Our customers often use long timelines when it comes to market research projects. Previously, they’d have to wait for several weeks to get access to data, so that could be quite frustrating for them. Now, they need to make decisions much more quickly, so a lot of our added value is in giving meaningful data-driven conclusions in a very short period of time. We’re talking about a day or two instead of six weeks. In fact, I was watching a video with one of our biggest clients just yesterday, who said the fact that they can access quality insight and analysis in such a short time has changed the way she works.
We’ve got a tech team of about 50 developers now and we’re responsive to building the platform based on feedback we’re getting from users. Our customers are working at the edges of our software, finding new interesting things they want to do all of the time. Their feedback is looped into the development team, and they build the functionalities.
I’ll give you an example. A user gave us feedback yesterday and I was with a developer an hour later. Because that was a quick win and it had just been mentioned, the developer said he could sort that out straightaway. However, we usually run on one or two-week sprints, so often takes a little bit more planning. We’re trying to stay as responsive as possible.
We are reasonably unique, but there are more competitors emerging. I think we face the usual challenges of a technology company, such as dealing with all the dependencies across different teams, scaling agile development teams, scaling projects, and how spend our time. On top of that, we always need to think about how we might stay ahead of the market. We need to figure out how we can stay ahead of the feedback we receive from our users.
Scaling from a technological point of view is also a challenge. We’ve got a fantastic devops team who have been working a lot on scaling the architecture.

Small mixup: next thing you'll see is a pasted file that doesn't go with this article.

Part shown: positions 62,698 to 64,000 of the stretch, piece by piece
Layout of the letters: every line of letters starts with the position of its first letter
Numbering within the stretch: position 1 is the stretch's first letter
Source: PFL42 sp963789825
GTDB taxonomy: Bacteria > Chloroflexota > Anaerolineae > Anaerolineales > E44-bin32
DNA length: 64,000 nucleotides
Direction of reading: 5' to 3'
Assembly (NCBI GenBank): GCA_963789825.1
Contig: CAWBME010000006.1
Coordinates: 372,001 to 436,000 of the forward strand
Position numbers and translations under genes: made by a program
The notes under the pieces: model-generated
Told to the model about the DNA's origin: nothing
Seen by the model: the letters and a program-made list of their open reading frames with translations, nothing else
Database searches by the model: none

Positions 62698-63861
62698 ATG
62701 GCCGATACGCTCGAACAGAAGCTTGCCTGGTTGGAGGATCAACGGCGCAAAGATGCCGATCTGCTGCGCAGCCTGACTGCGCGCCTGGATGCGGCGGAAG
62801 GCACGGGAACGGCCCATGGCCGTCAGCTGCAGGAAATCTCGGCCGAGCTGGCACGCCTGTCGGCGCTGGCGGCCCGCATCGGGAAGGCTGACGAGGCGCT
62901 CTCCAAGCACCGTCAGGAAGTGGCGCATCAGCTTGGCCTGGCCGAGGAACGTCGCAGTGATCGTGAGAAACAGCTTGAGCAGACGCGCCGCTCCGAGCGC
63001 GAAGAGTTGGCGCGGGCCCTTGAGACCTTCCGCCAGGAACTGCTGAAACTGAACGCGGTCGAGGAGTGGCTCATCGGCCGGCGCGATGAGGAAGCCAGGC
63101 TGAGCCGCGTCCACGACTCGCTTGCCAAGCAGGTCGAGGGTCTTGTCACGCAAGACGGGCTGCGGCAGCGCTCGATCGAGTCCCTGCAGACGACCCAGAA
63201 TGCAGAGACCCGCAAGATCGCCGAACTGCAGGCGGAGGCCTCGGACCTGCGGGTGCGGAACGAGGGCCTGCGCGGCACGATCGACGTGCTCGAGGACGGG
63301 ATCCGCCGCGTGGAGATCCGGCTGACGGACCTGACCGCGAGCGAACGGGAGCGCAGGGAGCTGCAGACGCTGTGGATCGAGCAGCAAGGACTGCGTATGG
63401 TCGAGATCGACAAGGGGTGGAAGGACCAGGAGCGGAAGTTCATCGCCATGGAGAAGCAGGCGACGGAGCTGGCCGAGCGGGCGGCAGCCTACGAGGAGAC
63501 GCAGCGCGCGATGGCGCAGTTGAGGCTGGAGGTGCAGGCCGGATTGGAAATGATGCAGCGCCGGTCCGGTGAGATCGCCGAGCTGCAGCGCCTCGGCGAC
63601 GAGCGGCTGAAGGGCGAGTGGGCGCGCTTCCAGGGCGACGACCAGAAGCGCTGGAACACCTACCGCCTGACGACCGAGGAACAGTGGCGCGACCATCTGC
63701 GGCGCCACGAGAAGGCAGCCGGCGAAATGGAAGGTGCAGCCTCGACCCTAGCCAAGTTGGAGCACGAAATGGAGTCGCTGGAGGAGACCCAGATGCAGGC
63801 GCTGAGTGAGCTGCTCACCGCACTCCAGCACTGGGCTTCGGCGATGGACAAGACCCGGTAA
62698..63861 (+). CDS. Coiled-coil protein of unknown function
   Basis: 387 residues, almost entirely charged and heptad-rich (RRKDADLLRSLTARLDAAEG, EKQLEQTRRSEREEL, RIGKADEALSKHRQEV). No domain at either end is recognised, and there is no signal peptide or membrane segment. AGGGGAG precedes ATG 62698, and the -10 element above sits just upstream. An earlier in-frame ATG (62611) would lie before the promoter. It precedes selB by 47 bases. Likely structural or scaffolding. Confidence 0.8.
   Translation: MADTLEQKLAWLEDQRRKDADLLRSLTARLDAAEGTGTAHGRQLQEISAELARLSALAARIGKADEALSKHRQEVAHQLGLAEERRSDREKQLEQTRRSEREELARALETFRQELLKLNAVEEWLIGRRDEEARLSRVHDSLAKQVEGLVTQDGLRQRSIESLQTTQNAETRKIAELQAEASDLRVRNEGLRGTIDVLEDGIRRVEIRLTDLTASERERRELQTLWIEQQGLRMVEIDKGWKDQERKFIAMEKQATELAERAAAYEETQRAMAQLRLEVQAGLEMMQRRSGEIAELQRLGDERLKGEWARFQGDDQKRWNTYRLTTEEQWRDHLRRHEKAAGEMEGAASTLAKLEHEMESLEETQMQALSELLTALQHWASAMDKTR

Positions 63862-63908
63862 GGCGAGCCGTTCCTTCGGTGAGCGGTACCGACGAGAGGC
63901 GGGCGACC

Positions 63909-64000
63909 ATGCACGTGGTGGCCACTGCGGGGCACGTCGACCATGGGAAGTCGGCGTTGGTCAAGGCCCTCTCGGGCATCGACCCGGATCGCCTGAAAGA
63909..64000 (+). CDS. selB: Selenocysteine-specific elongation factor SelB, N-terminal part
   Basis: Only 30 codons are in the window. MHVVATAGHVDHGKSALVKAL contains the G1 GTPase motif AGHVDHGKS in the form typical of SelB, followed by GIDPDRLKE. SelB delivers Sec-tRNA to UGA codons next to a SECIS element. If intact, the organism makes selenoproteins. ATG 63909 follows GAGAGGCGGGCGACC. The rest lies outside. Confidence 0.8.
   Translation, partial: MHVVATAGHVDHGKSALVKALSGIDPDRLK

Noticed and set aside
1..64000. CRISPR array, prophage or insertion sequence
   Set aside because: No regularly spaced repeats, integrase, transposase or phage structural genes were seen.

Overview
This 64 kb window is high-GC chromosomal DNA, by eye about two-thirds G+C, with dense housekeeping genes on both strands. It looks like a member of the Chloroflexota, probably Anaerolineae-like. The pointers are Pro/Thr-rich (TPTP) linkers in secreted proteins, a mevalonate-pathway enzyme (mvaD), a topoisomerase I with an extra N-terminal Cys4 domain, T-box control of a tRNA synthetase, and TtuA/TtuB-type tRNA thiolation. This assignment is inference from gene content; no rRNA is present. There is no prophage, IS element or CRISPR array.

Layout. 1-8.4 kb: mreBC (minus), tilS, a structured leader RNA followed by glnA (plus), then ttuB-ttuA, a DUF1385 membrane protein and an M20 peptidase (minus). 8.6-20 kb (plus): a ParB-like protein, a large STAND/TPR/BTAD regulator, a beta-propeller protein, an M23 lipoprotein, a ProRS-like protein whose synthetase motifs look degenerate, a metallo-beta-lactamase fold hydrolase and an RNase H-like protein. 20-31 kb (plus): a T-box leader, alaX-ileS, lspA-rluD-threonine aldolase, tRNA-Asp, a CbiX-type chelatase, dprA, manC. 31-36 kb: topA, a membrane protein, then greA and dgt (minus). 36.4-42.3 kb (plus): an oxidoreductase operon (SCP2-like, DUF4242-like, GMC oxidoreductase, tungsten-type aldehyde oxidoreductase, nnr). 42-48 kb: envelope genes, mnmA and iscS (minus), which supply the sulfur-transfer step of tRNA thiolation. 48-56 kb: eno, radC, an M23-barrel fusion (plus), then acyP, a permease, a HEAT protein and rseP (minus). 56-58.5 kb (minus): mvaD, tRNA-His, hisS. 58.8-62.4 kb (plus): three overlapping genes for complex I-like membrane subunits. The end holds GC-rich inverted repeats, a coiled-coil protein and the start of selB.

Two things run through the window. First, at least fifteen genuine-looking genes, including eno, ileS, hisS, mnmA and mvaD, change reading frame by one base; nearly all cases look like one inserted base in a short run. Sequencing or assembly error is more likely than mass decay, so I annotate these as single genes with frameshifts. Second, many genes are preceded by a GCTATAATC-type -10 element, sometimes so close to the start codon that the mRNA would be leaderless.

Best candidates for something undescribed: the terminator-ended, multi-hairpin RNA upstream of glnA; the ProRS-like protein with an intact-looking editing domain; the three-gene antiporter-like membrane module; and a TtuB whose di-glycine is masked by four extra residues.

Additionally, the balance between the feature development and keeping our business stable is a tricky one. There is a lot of stuff that we want to build, but we also need to make sure that we make architectural decisions. We take a lot of investment that isn’t necessary at the bottom line of the business. Transitioning from a startup that needs to build to make money, to a company that needs to have a stable architecture to grow, adds friction to that process. But it’s a healthy friction!
I’m probably the wrong person to answer that, but I can give you the answer as I see it. We have a marketing team who run digital marketing campaigns when we strike partnerships with new research companies. We do that reasonably often, approximately a few campaigns a year. We sponsor conferences and different events. We also organise webinars, industry events, and industry groups.
At the same time, we’ve got sales teams in the US: Chicago, Portland, Indianapolis, and Boston. We also have a team in Singapore and London. Those guys are taking leads and going to business and marketing departments to sell our software. Over the next couple of years, as we become more open more to SMEs, we’ll push a lot and invest more in digital marketing. At the moment, we’re more of a sales-led organisation as opposed to a marketing-led organisation.
The major success is that we’re still operating! We’ve grown from a team of 20 people to a team of 170 people in just three years. We’re growing at about 100% year-on-year, which is obviously really cool. We’ve got a lot of people who are excited about the problems we’re solving. We’re building a strong, positive culture and moving very much in the right direction.
We’re proud to see that another Netguru’s client has been extremely successful in the industry, changing the way people do things thanks to technology. Zappi has helped many enterprises with their day-to-day work; we’re looking forward to hearing more success stories from Zappi in the future.